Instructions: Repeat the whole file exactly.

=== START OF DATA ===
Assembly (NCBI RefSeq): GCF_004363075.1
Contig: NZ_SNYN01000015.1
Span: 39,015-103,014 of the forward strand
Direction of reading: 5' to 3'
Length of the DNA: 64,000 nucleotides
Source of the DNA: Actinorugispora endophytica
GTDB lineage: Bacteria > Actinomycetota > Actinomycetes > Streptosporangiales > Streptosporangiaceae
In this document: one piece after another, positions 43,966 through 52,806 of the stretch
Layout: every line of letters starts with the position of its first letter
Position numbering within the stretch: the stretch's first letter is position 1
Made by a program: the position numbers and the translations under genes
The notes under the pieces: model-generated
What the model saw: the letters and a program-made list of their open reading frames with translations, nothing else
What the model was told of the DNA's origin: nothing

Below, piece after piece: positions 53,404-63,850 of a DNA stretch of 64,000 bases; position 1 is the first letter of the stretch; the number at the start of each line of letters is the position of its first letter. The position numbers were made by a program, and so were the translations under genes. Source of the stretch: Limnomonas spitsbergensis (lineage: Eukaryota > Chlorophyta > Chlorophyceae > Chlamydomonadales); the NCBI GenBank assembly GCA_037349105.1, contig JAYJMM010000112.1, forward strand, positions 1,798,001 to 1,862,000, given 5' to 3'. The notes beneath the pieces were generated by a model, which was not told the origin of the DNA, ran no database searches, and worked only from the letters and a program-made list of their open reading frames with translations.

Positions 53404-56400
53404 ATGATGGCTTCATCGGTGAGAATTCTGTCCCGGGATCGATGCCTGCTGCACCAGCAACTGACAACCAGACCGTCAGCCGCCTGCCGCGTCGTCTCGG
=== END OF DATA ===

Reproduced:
Assembly (NCBI RefSeq): GCF_004363075.1
Contig: NZ_SNYN01000015.1
Span: 39,015-103,014 of the forward strand
Direction of reading: 5' to 3'
Length of the DNA: 64,000 nucleotides
Source of the DNA: Actinorugispora endophytica
GTDB lineage: Bacteria > Actinomycetota > Actinomycetes > Streptosporangiales > Streptosporangiaceae
In this document: one piece after another, positions 43,966 through 52,806 of the stretch
Layout: every line of letters starts with the position of its first letter
Position numbering within the stretch: the stretch's first letter is position 1
Made by a program: the position numbers and the translations under genes
The notes under the pieces: model-generated
What the model saw: the letters and a program-made list of their open reading frames with translations, nothing else
What the model was told of the DNA's origin: nothing

Below, piece after piece: positions 53,404-63,850 of a DNA stretch of 64,000 bases; position 1 is the first letter of the stretch; the number at the start of each line of letters is the position of its first letter. The position numbers were made by a program, and so were the translations under genes. Source of the stretch: Limnomonas spitsbergensis (lineage: Eukaryota > Chlorophyta > Chlorophyceae > Chlamydomonadales); the NCBI GenBank assembly GCA_037349105.1, contig JAYJMM010000112.1, forward strand, positions 1,798,001 to 1,862,000, given 5' to 3'. The notes beneath the pieces were generated by a model, which was not told the origin of the DNA, ran no database searches, and worked only from the letters and a program-made list of their open reading frames with translations.

Positions 53404-56400
53404 ATGATGGCTTCATCGGTGAGAATTCTGTCCCGGGATCGATGCCTGCTGCACCAGCAACTGACAACCAGACCGTCAGCCGCCTGCCGCGTCGTCTCGG